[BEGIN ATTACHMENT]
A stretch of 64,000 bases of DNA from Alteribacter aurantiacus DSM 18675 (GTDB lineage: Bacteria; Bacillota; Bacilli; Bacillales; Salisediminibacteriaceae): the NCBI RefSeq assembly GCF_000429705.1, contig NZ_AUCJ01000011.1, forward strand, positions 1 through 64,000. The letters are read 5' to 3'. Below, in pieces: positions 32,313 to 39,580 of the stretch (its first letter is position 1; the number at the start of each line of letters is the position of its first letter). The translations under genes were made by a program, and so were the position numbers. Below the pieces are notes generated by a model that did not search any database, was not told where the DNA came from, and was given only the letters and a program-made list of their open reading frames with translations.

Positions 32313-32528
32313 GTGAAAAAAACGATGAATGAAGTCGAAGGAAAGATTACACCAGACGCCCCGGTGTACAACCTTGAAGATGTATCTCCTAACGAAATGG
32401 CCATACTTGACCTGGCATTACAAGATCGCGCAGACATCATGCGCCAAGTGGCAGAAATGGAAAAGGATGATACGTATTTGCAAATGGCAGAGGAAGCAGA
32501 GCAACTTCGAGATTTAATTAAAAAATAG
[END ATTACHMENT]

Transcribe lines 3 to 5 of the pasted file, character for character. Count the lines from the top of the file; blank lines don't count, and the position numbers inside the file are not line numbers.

32313 GTGAAAAAAACGATGAATGAAGTCGAAGGAAAGATTACACCAGACGCCCCGGTGTACAACCTTGAAGATGTATCTCCTAACGAAATGG
32401 CCATACTTGACCTGGCATTACAAGATCGCGCAGACATCATGCGCCAAGTGGCAGAAATGGAAAAGGATGATACGTATTTGCAAATGGCAGAGGAAGCAGA
32501 GCAACTTCGAGATTTAATTAAAAAATAG